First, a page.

Thursday 11 July 2019 3:52 pm

A Midsummer Night’s Dream at Regent’s Park Open Air Theatre is an unbridled summer joy

Regent’s Park Open Air Theatre is one of three London companies presenting the Bard’s most mischievous and magical comedy this summer. How, then, does director Dominic Hill make his Dream stand out?

From the outset, it’s a fresh, fun interpretation. It opens to a Riot Club-esque dinner party, with flashing lights and blaring music. The cast – in modern dress – dance vigorously, swig vodka from the bottle and beat-box into microphones.

The choreography is electric; the young Athenian lovers have so much feisty energy that it beggars belief that they maintain it for the whole evening, let alone the whole run. The craftsmen’s theatre troupe is a joy, led by Gareth Snook as a very amusing Quince, along with Susan Wokoma as a brilliant (and very cheeky) Bottom.

The language is Shakespearean, but the direction is anything but puritanical, with the actors bringing a contemporary, conversational accessibility to their dialogue, whilst the fairies communicate in sign language. Other modern additions including a very well-received Spice Girls rendition (was this thought up pre- or post-reunion…?), and a smattering of strong regional accents pepper the prose.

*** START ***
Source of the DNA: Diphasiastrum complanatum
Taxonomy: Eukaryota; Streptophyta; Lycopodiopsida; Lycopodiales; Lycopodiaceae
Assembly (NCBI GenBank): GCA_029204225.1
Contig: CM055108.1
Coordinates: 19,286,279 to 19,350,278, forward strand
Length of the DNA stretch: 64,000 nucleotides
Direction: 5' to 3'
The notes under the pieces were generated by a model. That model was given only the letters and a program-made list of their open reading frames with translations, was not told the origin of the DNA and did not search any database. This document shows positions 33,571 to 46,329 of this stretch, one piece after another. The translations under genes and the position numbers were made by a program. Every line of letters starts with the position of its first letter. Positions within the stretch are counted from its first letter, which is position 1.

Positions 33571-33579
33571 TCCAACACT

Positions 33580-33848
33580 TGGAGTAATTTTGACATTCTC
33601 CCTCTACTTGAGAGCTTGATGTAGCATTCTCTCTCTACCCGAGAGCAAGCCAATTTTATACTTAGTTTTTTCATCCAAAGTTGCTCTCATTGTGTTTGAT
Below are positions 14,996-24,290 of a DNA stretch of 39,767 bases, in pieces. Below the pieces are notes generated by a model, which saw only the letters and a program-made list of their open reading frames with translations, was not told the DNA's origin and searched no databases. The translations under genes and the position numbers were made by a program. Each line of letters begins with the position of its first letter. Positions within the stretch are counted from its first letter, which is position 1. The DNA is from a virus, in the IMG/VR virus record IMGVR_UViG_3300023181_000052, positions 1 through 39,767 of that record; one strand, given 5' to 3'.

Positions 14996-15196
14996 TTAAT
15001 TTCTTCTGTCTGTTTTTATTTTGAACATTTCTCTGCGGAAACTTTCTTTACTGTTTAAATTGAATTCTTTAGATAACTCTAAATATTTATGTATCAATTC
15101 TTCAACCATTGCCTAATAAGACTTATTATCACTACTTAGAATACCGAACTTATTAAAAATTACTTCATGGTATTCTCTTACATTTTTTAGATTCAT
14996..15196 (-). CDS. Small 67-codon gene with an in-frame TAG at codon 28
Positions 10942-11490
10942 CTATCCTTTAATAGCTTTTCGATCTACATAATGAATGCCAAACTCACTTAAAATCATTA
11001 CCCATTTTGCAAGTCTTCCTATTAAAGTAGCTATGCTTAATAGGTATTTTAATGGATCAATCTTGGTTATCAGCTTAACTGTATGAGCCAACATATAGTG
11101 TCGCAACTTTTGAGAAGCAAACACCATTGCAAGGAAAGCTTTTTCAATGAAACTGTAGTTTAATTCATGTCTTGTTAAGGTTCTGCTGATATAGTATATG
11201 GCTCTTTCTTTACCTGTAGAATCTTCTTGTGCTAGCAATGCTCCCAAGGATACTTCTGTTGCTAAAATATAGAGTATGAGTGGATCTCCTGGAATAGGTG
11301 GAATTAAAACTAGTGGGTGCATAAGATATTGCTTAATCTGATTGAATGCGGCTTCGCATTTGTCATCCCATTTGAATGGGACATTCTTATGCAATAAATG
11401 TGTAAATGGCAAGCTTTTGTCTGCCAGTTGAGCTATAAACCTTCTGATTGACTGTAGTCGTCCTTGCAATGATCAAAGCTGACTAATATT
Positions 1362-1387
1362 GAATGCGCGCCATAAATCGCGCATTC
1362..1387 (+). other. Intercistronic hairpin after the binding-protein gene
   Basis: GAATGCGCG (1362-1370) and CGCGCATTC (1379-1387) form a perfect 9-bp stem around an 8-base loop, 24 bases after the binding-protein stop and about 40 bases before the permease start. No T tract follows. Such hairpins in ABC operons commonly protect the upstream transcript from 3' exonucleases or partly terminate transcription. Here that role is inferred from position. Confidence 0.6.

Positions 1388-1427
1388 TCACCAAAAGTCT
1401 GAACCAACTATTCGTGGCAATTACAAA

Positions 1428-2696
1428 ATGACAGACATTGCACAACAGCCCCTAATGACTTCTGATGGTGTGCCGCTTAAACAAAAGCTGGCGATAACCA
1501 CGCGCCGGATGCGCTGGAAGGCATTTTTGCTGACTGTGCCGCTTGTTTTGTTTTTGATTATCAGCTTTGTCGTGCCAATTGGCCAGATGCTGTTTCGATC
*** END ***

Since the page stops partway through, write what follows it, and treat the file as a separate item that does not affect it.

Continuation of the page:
Hill’s Dream also embraces the play’s dark undertones, and as we venture into the beautifully-staged woods, things take a turn for the nightmarish. The fairies are spider-like with protruding quills, slinking on stilts and hiding among the surrounding bulrushes; Kieran Hill’s Oberon and Amber James’ Titania are angry, opulent and tattooed; even Myra McFadyen’s mischievous Puck brings a slight menace.

The performers use hand-held microphones to create heartbeat rhythms which not only build tension but support the tempo of speech. A few forays into song weren’t entirely necessary, but there’s little else to detract from the unbridled enjoyment. There’s an immersive feel to the production, and it is this sense of really being in the woods, and perhaps in the midst of a dream, that singles out the Open Air Theatre’s imagining – it really couldn’t be more at home here.